Posts filed under “Science”
One of the more interesting things you will read this weekend is the Sunday NYT Magazine’s spread on legendary investor Jeremy Grantham. GMO’s chief strategist discusses quite a few topics ranging from investing to global warming to commodity plays to doom & gloom. (Yeah, I have a few words in it).
There are a number of parts of this article I find intriguing, but I found the issue of framing particularly fascinating. In the US, the issue of Global Warming generates a paltry response — but reframe the question as one of finite resources, and everyone pays attention. Its as if we Americans have become the Ferengi of the planet, obsessed with profit and trade and swindling people into bad deals.
Regardless, the article is rather compelling. I’ll skip my excerpt and point you to the framing discussion:
“Having missed a once-in-a-generation legislative opportunity to address climate change, American environmentalists are looking for new strategies. Grantham believes that the best approach may be to recast global warming, which depresses crop yields and worsens soil erosion, as a factor contributing to resource depletion. “People are naturally much more responsive to finite resources than they are to climate change,” he said. “Global warming is bad news. Finite resources is investment advice.” He believes this shift in emphasis plays to Americans’ strength. “Americans are just about the worst at dealing with long-term problems, down there with Uzbekistan,” he said, “but they respond to a market signal better than almost anyone. They roll the dice bigger and quicker than most.”
Not that it’s always easy to derive usable market signals from Grantham’s letters. Ben Inker, GMO’s head of asset allocation, told me: “Just because he’s right and we know something’s going to happen doesn’t mean that we have a brilliant way to make money on it right now. In this industry people want to be right this quarter. Often, they read the letter, and they’re wondering, What would we do about that?”
But among the ways investors might respond to limited resources, beyond simply trying to grab up a lot of what Grantham calls “stuff in the ground,” are many that also address climate change: for instance, investing in farms and forests managed for the long haul, or in companies that retrofit buildings for energy efficiency, build ultralight vehicles or develop non-hydrocarbon-based power.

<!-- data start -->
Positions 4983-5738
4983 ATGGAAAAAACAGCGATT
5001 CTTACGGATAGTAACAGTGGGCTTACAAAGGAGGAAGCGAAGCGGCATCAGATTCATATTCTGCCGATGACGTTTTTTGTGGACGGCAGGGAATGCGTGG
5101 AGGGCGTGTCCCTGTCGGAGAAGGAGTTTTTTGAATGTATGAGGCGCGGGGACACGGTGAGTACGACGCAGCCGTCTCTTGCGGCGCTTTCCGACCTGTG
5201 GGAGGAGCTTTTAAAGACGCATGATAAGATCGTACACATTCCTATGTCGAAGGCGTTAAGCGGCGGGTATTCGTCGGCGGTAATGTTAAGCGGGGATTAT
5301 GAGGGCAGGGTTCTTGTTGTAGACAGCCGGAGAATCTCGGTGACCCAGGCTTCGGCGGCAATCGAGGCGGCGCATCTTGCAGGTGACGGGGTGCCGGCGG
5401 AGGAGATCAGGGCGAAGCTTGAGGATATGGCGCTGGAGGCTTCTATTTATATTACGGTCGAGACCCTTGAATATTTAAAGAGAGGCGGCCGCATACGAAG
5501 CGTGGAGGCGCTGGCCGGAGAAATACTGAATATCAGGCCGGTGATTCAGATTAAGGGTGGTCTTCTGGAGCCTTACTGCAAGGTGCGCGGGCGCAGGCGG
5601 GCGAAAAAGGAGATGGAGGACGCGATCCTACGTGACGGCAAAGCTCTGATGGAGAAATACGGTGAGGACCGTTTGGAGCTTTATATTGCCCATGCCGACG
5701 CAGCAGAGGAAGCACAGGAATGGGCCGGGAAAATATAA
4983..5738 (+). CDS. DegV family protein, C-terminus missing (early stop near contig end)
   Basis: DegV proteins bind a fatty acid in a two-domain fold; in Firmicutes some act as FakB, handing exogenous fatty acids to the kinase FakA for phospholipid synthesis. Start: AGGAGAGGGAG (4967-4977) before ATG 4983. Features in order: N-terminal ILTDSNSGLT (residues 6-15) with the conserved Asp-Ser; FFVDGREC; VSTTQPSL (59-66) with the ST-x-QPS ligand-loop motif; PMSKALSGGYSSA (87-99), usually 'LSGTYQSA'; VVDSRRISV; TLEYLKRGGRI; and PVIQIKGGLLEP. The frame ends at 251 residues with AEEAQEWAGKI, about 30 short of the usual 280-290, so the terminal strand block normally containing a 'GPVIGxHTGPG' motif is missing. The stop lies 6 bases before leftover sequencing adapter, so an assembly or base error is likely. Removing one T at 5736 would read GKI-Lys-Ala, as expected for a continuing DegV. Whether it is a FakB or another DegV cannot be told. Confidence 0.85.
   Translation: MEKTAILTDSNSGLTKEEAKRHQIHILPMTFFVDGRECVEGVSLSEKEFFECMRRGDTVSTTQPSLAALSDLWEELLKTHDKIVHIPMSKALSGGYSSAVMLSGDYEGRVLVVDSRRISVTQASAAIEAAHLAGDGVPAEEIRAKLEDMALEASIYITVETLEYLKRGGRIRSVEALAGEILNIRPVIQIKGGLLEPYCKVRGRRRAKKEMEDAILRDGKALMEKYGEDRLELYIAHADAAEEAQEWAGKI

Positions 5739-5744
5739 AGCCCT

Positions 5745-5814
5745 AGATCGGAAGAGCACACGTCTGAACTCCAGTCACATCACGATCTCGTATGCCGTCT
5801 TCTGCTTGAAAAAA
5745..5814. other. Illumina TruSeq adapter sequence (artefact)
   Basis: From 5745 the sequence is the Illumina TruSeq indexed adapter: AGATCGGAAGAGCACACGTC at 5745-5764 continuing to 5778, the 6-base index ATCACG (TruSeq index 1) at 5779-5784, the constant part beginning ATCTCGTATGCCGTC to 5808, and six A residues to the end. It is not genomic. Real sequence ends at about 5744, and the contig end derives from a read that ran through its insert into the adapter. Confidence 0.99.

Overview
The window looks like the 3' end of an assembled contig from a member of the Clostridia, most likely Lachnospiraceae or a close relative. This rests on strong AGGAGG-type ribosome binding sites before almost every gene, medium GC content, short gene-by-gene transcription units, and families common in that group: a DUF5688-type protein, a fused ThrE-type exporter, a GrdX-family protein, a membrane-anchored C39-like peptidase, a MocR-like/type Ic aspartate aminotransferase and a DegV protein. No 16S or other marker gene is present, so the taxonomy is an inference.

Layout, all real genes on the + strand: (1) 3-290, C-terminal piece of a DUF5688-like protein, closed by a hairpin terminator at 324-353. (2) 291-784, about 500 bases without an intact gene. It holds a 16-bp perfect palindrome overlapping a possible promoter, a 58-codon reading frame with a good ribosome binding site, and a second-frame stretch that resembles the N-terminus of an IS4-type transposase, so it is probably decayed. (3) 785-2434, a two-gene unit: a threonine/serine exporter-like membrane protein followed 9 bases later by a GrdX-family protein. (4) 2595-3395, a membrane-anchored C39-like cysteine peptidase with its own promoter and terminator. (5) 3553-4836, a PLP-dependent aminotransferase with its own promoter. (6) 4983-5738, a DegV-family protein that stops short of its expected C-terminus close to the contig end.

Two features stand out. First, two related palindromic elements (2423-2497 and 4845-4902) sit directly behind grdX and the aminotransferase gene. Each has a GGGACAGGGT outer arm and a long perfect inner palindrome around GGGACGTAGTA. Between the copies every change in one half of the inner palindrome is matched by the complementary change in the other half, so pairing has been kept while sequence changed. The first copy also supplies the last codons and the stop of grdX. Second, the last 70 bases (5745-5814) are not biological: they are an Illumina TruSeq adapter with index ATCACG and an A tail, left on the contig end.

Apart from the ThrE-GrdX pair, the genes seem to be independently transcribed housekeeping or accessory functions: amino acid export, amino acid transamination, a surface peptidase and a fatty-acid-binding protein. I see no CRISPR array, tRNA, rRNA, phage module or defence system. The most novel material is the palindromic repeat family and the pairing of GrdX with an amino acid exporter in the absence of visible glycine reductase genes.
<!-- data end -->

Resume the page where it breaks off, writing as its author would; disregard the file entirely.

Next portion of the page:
“There’s an 80-20 overlap between sensible behavior on resource limitation and sensible behavior on climate change,” Ramsay Ravenel, the executive director of the Grantham Foundation, says. “A lot of his audience isn’t that receptive to messaging on the world’s environment going to hell, but they are receptive to resource limitation.”
The entire article is well worth a read . . .
Can Jeremy Grantham Profit From Ecological Mayhem?
NYT, August 11, 2011
Sounds like an Aesop Fable: Veined Octopus, Amphioctopus marginatus, showing sophisticated tool use behaviour. Footage shot by Dr Julian Finn of Museum Victoria. Finn, J.K., T. Tregenza and M.D. Norman. (2009) Defensive tool use in a coconut-carrying octopus, Current Biology, Volume 19, Issue 23, R1069-R1070, 15 December 2009
A stalk-like prominence rose up above the sun, then split into roughly four strands that twisted themselves into a knot and dispersed over a two-hour period (July 12, 2011). A NASA satellite has caught a stunning, yet eerie, video of a huge plasma twister rising up from the surface of the sun. The video, taken…Read More
The 6dF Galaxy Survey has collected more than 120,000 redshifts over the southern sky over a 5 year period from 2001 to 2005. Its goal is to map our southern view of the local universe, and use the peculiar motions of one-tenth of the survey to measure galaxy mass. It covers more than eight times…Read More
For centuries, artists and architects have used some well-known geometrical and mathematical formulas to guide their work: The Fibonacci Series and Spiral, The Golden and Angle Ratios, The Delauney Triangulation and Voronoi Tessellations, etc. These formulas have a reality beyond the minds of mathematicians. They present themselves in nature, and that’s what a Spanish filmmaker, Cristóbal Vila, wanted to capture with this short film, Nature by Numbers.
You can learn more about the movie at the filmmaker’s web site http://www.etereaestudios.com/docs_html/nbyn_htm/intro.htm